Not long before Operation Cast Lead and the terrible loss of life that resulted from it, an Israeli woman living in the border town of Sderot told a BBC reporter, “I hope that Israel does go into Gaza – even if citizens there get hurt. Because here in Sderot we are getting hurt.”
I was angry when I read Hava Gad’s words for the first time, nearly three years ago. Angry at the apparent vindictiveness, the obliviousness to the extent of Gazan suffering – the poverty, the dizzying unemployment rate, the lack of decent healthcare, the serious water crisis. How could this woman possibly wish any worse on people? I’ve never forgotten her. Back in January, as I browsed through a bookshop in Jerusalem, I saw a title that made me think of her at once: Victory For Us is to See You Suffer.
I still find that an ugly sentiment, but now I have a little more compassion for the people who hold it. Returning to the BBC article, I read Hava’s statement again and saw things that hadn’t registered with me three years ago: her anxieties at getting by on a low salary, her disillusionment with all the Israeli political parties, and her concern over her children. “If I have to choose between my son or someone else’s son, I choose my son.”
This is the same sort of attitude that led to the kidnapping of Gilad Shalit, the Israeli soldier who is now entering his sixth year of captivity in Gaza. He is being held by Hamas. They used him on a poster in 2007, showing a masked militant clutching his photograph in the foreground, while in the background a blindfolded Palestinian prisoner crouches in the corner of an Israeli jail cell. The caption reads, “They are not alone.” In another incidence, Hamas broadcast a cartoon that showed Shalit pleading with a Palestinian child for his release. The child refuses, telling Shalit that he has got too many relatives in Israeli jails for that.
Administrative detention is practiced in Israel, with Palestinian prisoners routinely being held for years without charge or trial. “Every night they come into the West Bank and take boys,” my old landlady once said sadly. “Every night.” I soon saw the truth of that. It happens frequently in the refugee camps. The people who are arrested at midnight and transferred illegally to prisons in Israel are sometimes as young as twelve. Their ‘crime’ might be throwing stones at a military jeep. Torture is common. I have spoken to ex-prisoners in Dheisheh refugee camp who spent years in jail without knowing why they were there. Most painful of all was a conversation with a woman whose son is currently in prison. She is barred from visiting him. She doesn’t know when or if she will see him again. Like Hava Gad’s words, that woman’s face has stayed with me. She didn’t cry or show any emotion. She was past that point. Has been for years. She just looked frozen.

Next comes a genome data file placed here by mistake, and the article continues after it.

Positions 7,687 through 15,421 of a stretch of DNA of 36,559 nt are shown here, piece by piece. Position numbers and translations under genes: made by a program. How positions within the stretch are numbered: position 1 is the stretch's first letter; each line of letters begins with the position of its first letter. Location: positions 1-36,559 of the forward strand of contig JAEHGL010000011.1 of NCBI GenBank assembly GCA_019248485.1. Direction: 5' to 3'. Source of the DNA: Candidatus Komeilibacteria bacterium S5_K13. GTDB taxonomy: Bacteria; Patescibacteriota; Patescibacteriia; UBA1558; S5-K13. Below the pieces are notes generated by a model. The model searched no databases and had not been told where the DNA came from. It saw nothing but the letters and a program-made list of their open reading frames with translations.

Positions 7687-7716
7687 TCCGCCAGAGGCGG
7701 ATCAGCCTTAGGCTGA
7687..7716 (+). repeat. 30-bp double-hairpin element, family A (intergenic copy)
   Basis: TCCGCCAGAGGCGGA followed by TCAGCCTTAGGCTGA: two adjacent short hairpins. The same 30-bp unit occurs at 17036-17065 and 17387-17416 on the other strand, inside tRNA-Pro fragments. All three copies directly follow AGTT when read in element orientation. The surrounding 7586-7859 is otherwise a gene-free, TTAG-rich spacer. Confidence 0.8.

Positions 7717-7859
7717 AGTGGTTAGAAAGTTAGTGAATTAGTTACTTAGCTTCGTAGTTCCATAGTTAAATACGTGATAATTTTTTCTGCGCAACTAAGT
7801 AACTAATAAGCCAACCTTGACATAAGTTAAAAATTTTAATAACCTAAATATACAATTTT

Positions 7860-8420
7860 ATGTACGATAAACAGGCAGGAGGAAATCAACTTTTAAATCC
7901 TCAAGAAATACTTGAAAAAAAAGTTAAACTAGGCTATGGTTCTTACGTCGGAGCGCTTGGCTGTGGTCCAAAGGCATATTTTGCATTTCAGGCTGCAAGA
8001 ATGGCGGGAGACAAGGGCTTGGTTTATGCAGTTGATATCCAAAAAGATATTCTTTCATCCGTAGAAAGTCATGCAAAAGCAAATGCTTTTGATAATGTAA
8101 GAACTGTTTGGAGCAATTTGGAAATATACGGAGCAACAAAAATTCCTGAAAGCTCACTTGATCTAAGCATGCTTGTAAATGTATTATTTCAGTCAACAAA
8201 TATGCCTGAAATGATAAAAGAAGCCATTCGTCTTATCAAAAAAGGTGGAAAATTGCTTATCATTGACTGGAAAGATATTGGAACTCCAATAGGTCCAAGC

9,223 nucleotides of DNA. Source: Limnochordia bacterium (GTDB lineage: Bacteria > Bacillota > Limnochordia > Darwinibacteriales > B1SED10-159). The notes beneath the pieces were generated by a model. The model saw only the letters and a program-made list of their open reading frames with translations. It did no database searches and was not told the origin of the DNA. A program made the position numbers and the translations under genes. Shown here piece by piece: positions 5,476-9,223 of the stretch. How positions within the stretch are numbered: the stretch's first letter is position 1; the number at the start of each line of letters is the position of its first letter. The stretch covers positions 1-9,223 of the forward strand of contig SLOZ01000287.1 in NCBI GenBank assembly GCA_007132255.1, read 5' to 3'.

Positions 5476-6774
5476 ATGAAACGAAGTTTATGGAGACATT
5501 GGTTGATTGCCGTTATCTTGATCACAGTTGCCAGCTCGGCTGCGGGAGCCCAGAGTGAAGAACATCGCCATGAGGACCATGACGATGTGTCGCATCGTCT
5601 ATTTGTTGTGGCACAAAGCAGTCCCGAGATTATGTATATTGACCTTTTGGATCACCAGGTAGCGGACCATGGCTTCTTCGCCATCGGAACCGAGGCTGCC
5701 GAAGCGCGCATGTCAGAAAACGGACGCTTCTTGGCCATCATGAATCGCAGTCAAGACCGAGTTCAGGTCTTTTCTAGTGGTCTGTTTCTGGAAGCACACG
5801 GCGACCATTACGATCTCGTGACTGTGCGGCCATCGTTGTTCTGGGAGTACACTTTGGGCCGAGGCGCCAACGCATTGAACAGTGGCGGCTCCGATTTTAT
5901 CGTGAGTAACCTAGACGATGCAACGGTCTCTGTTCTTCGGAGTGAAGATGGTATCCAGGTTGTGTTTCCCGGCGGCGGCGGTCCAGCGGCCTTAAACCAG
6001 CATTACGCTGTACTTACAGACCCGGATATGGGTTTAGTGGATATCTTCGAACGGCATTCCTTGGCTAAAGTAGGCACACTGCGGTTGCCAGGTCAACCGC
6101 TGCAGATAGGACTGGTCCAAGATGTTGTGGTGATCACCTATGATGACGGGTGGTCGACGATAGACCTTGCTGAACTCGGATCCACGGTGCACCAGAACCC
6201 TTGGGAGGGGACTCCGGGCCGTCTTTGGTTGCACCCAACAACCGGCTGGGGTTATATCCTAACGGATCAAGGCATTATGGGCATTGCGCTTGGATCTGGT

It is easy to see why Shalit’s captivity has been marketed to people in her position as a twisted sort of comfort. When you are in pain yourself, it is natural to want somebody to feel it with you. This is the very definition of compassion – it translates literally as ‘suffering with’. Harming the people you see as responsible for your own pain is a poisoned and perverted expression of the basic human need to receive compassion.
Whenever Gilad Shalit is mentioned, I often hear the plight of Palestinian prisoners (especially the children, of whom there are over two hundred) being flung out in response. It’s done as a way of dismissing Shalit (“He’s just one person!”) and cheapening the pain felt by his family. Yes, he is just one person – but that’s the point. Gilad Shalit’s mum must feel every bit as bad as the mother I met in Dheisheh. Is it any comfort to Aviva Shalit that her son isn’t one of thousands? Is it any comfort to the woman in Dheisheh that her son is?
Individual suffering is what matters here. When huge numbers are involved, we have to remember that each number has a name and a face. To dismiss the pain of one person in Shalit’s position is to dismiss the pain of everybody who shares in it, and that is not right.
In her remarks about her children’s welfare (“If I have to choose between my son and somebody else’s son…”) Hava Gad set up a false dichotomy. None of us has to make a choice like that. No one working for peace and justice in Palestine should feel any need to meet concern for Gilad Shalit with commentary on Israel’s unjust and inhumane behaviour. It’s possible to care for every prisoner, everywhere, because unlike imported goods to Gaza, there isn’t a quota on compassion.